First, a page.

Stevenage-based production company’s horror film Treehouse is a Halloween smash

Steve Weston with his dvd which went to number 1 in the itunes horror film charts

Steve Weston with his dvd which went to number 1 in the itunes horror film charts - Credit: Archant

A horror movie created by a Stevenage-based production company has raced to the top of the film charts after being released two weeks ago.

Treehouse hit the top spot of the iTunes Horror Films category on its release week, based on the number of times it had been downloaded.

Producer, writer and actor Steve Weston brought the film to life and premiered it at the Bram Stoker International Film Festival in Whitby on Friday.

The 48-year-old said: “I am so proud of it. It is only the second film we have made and it is doing incredibly well.

“Both our films have been independently funded and we have had amazing success with both of them.”

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Mr Weston set up Strong Oak Pictures – that’s the AngloSaxon derivation of Stevenage – in 2009 to work on his own projects.

His first film Wounded, which he co-wrote, was released in 2012 and went on to win the best feature film at the Marbella International Film Festival and the London Independent Film Festival.

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Treehouse was shot on location in Missouri with an American cast, and the trailer has already been seen by more than a million people on YouTube.

Steve, who has 20 years acting experience, said the film has already been released as a DVD and online in the UK, but will get a theatrical release later this year in America.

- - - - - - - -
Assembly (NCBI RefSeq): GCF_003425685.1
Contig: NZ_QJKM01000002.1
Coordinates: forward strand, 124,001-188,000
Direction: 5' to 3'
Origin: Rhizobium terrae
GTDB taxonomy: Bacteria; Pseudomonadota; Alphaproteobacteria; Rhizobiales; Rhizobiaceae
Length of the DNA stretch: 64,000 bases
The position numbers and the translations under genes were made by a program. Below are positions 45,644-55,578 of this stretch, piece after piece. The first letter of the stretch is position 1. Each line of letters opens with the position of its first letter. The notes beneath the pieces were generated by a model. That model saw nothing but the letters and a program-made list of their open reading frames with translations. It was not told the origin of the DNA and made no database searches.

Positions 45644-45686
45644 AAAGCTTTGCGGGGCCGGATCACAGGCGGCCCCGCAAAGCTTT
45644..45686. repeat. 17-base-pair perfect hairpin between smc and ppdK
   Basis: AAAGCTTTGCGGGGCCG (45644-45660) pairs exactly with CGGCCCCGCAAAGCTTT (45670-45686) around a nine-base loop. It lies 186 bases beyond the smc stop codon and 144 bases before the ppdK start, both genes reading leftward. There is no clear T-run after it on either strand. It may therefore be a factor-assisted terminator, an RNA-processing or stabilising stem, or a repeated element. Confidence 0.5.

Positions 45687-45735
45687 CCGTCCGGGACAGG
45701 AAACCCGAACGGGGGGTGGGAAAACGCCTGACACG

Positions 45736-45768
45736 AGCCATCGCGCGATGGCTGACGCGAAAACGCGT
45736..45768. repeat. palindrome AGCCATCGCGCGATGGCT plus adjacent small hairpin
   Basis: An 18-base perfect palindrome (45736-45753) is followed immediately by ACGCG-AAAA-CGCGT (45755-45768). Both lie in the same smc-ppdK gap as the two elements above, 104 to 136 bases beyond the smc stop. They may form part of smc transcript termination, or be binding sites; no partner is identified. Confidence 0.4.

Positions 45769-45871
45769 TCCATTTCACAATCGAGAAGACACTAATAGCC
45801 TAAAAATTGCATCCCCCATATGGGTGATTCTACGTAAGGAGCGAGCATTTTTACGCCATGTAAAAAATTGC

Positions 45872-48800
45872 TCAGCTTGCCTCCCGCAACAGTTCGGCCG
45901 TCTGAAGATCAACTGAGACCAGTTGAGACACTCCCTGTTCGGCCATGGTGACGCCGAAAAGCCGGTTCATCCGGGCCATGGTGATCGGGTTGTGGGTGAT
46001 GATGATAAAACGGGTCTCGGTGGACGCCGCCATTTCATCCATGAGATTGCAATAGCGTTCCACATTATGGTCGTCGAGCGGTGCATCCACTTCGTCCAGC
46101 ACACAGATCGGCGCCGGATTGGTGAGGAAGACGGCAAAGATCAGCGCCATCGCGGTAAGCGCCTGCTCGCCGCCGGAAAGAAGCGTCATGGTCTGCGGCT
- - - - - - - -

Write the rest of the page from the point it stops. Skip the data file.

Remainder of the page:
The plot centres on a small town in America where people are going missing. A group of teenagers go into the woods and stumble on a treehouse, with one of the kidnapped victims inside.

They then have to fight their way to freedom.

He said: “It is story-based rather than just violence-based and it is something that people can get carried along with.

“It is a good horror story and I think it will be around for some time. It has a nailbiting finish and the visuals are outstanding.”

Speaking about Stevenage, his home town, he said: “People do not think there is a film community in Stevenage, but there is.

“I think Stevenage is a town that apologises for itself, but there a lot of great people here doing great things that people are not aware of. It is time to stand shoulder to shoulder and be proud of who we are.”

To find out more about Strong Oak Pictures visit

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